South Africa


Victory: ConCourt finally upholds domestic workers’ right to compensation and dignity

Victory: ConCourt finally upholds domestic workers’ right to compensation and dignity
Members of domestic workers’ unions and allies gathered at the Constitutional Court on Tuesday, 10 March 2020. Photo by Sumeya Gasa

Domestic workers are the country's unsung heroines and must have access to the Compensation Fund. This ruling, made on Thursday by the Constitutional Court, overturned the law that made domestic workers the only group of employees who couldn't claim compensation in the event of injury or death.

“Domestic workers are the unsung heroines in this country and globally,” begins the Constitutional Court judgment, penned by acting Justice Margie Victor, in Mahlangu v The Minister of Labour.

“Their salaries are often too low to maintain a decent living standard but, by exceptional, if not inexplicable effort, they succeed. Sadly, despite these herculean efforts, domestic work as a profession is undervalued and unrecognised, even though they play a central role in our society.”

The Constitutional Court ruled that a provision in the Compensation for Occupational Injuries and Diseases Act (COIDA), which excludes domestic workers from being able to claim from the Compensation Fund in the event of injury, illness or death, are unlawful and violate the rights to social security, equality and dignity.

See ruling here:

  Concourt Mahlangu

The court upheld judgments issued in the North Gauteng High Court in 2019 that said the provision must be struck from the law and domestic workers must be able to apply to the fund retrospectively, with effect from 27 April 1994.

That means workers and their family members will be able to make claims for injuries or deaths that occurred in the last 26 years.

The court found there was no legitimate reason to exclude domestic workers from COIDA, and the law entrenched patterns of disadvantage defined by race, sex and gender.

Members of SAPS and the SANDF are also excluded from COIDA, but can make compensation claims under other schemes, which left domestic workers the only sector of workers not covered.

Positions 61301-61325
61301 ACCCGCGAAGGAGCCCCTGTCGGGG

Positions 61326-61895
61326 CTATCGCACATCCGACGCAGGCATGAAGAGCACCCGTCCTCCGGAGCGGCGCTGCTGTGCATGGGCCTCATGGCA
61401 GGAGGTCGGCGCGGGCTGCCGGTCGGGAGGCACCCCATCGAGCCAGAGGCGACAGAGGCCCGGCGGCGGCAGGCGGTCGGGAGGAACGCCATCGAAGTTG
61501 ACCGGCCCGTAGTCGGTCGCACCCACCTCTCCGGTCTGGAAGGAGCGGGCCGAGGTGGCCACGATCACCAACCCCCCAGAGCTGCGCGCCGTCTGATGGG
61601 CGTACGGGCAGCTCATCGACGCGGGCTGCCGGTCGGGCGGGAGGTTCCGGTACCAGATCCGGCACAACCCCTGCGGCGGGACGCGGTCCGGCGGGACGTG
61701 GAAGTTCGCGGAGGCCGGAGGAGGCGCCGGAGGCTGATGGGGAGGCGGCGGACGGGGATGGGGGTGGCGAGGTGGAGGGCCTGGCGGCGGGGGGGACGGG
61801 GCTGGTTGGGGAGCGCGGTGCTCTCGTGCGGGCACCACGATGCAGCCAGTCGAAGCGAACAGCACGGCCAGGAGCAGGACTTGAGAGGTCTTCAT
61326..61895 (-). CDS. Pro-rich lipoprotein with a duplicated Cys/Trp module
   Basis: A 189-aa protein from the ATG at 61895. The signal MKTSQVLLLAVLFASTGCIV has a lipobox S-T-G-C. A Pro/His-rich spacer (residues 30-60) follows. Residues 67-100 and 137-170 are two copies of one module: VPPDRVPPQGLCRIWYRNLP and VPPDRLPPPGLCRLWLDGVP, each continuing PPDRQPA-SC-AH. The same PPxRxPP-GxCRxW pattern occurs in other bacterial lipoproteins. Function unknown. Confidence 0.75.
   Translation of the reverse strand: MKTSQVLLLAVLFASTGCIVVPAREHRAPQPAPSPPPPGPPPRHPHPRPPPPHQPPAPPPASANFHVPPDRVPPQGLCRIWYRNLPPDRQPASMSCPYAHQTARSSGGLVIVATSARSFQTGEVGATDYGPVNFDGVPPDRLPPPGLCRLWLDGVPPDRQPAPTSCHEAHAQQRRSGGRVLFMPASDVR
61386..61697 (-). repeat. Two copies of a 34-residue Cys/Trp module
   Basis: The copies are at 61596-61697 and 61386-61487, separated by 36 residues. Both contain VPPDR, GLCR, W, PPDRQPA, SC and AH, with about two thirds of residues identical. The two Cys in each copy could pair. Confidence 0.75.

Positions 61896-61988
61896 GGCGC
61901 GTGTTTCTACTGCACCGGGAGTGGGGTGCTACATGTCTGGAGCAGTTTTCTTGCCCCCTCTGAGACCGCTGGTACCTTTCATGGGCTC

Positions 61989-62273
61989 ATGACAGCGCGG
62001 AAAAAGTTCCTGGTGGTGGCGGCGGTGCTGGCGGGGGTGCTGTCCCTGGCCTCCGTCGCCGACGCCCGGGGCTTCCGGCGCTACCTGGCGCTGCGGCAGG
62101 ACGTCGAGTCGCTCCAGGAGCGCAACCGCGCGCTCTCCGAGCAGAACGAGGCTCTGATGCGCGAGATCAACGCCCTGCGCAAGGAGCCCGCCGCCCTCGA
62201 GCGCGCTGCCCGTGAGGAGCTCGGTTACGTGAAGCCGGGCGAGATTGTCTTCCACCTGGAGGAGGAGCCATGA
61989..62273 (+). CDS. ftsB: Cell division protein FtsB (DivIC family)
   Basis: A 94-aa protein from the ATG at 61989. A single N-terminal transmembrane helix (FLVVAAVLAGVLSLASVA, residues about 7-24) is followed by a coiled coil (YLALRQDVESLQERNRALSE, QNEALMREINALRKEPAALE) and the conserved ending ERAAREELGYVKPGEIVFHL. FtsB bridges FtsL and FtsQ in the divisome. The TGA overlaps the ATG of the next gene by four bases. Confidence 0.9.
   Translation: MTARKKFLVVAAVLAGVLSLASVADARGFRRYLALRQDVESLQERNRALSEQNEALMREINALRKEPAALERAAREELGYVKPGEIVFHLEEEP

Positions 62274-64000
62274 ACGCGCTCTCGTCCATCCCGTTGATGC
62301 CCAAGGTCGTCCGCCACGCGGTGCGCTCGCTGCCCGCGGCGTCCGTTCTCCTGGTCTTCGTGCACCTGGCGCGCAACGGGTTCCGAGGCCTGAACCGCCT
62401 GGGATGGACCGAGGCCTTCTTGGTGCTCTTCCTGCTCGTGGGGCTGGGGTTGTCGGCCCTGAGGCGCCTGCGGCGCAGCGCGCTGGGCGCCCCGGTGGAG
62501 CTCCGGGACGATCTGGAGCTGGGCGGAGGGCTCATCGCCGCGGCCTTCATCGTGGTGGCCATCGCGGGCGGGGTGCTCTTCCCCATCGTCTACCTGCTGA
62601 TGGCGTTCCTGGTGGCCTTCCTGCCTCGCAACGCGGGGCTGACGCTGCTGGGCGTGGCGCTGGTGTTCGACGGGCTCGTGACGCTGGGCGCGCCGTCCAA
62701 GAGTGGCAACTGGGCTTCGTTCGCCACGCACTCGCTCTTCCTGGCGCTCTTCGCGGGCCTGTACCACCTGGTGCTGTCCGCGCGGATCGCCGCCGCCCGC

The minimum wage for domestic workers is R15.57 per hour compared to the general rate for most other workers of R20.76.

“To allow this form of state-sanctioned inequity goes against the values of our newly constituted society, namely human dignity, the achievement of equality and ubuntu,” read the judgment.

The court said it took an unprecedented approach to the discrimination of domestic workers by applying an intersectional prism to their plight.

“Domestic workers, the majority of whom were – and still are – black women were denied both a family life and a social life. 

“They lived in poor conditions devoting more time to caring for the children of their employers, than their own,” reads the judgment.

“The exclusion of domestic workers from the protections under COIDA has resulted in a situation where domestic workers have for decades into our democracy, had to bear work-related injuries or death without compensation.”

It said the exclusion trapped domestic workers and their dependents in a cycle of poverty, which is a legacy of the country’s colonial and apartheid past.

“They are a category of workers that have been lamentably left out and been rendered invisible. Their lived experiences have gone unrecognised. 

“It took the tragic death of Ms Mahlangu to bring this egregious form of discrimination into vivid focus.”

Sylvia Mahlangu challenged the law after her mother, Maria Mahlangu – who the judgment said was “alleged” to be partially blind and couldn’t swim – drowned in the pool at the Pretoria home of the De Clercq family.

Mahlangu had worked for the family for 22 years and, after her death, Sylvia sought compensation from the department of labour, which told her that she wasn’t eligible as domestic workers are not recognised as employees under COIDA.

Thursday’s Constitutional Court ruling stated, “The exclusion demonstrates the fact that not only is domestic work undervalued, it is also not considered to be real work of the kind performed by workers that do fall within the definition of the impugned section of COIDA.

“One can only imagine the pain of these women who work graciously, hard and with pride, only for their work and by consequence them, to go unrecognised. 

“This amounts to domestic workers themselves not being treated with dignity.”

The respondents, labour minister Thulas Nxesi, the department of labour’s director general and the acting compensation commissioner, did not oppose the application but claimed that applying the judgment retrospectively could overburden the Compensation Fund.

The court said the respondents did not provide sufficient evidence to support their claims. 

It added that the department has shown it has the capacity to successfully administer COIDA in the domestic sector after it implemented the Unemployment Insurance Act for domestic workers.

The judgment said the exclusion was “an egregious limitation of their right to dignity, alongside its infringements on their other constitutional rights. 

“It extends the humiliating legacy of exclusion experienced during the apartheid era into the present day, which is untenable.”

It continued: “The invalidation of section 1(xix)(v) of COIDA will contribute significantly towards repairing the pain and indignity suffered by domestic workers. It should result in a greater adjustment of the architectural focus as to their place and dignity in society.

“Not only should this restore their dignity, but the declaration of invalidity will hopefully have a transformative effect in other areas of their lives and those of their families, in the future.” DM



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